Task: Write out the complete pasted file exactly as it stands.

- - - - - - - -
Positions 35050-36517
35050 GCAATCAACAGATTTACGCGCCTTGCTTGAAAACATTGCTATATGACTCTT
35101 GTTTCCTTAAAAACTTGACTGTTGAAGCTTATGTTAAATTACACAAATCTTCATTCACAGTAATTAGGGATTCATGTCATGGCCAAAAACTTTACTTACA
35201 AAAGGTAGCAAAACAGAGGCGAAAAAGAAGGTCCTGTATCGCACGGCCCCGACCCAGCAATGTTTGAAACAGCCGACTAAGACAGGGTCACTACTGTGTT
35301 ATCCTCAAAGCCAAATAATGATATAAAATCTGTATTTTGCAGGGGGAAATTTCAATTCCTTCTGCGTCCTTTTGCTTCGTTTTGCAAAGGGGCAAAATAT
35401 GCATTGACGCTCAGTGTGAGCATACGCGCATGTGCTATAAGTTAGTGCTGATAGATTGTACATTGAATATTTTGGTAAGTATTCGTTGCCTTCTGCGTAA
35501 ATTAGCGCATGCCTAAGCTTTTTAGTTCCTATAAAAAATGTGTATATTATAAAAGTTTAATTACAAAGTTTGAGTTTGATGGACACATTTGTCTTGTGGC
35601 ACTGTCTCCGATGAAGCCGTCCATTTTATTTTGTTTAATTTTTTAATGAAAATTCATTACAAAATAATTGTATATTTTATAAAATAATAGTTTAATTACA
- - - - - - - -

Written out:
Positions 35050-36517
35050 GCAATCAACAGATTTACGCGCCTTGCTTGAAAACATTGCTATATGACTCTT
35101 GTTTCCTTAAAAACTTGACTGTTGAAGCTTATGTTAAATTACACAAATCTTCATTCACAGTAATTAGGGATTCATGTCATGGCCAAAAACTTTACTTACA
35201 AAAGGTAGCAAAACAGAGGCGAAAAAGAAGGTCCTGTATCGCACGGCCCCGACCCAGCAATGTTTGAAACAGCCGACTAAGACAGGGTCACTACTGTGTT
35301 ATCCTCAAAGCCAAATAATGATATAAAATCTGTATTTTGCAGGGGGAAATTTCAATTCCTTCTGCGTCCTTTTGCTTCGTTTTGCAAAGGGGCAAAATAT
35401 GCATTGACGCTCAGTGTGAGCATACGCGCATGTGCTATAAGTTAGTGCTGATAGATTGTACATTGAATATTTTGGTAAGTATTCGTTGCCTTCTGCGTAA
35501 ATTAGCGCATGCCTAAGCTTTTTAGTTCCTATAAAAAATGTGTATATTATAAAAGTTTAATTACAAAGTTTGAGTTTGATGGACACATTTGTCTTGTGGC
35601 ACTGTCTCCGATGAAGCCGTCCATTTTATTTTGTTTAATTTTTTAATGAAAATTCATTACAAAATAATTGTATATTTTATAAAATAATAGTTTAATTACA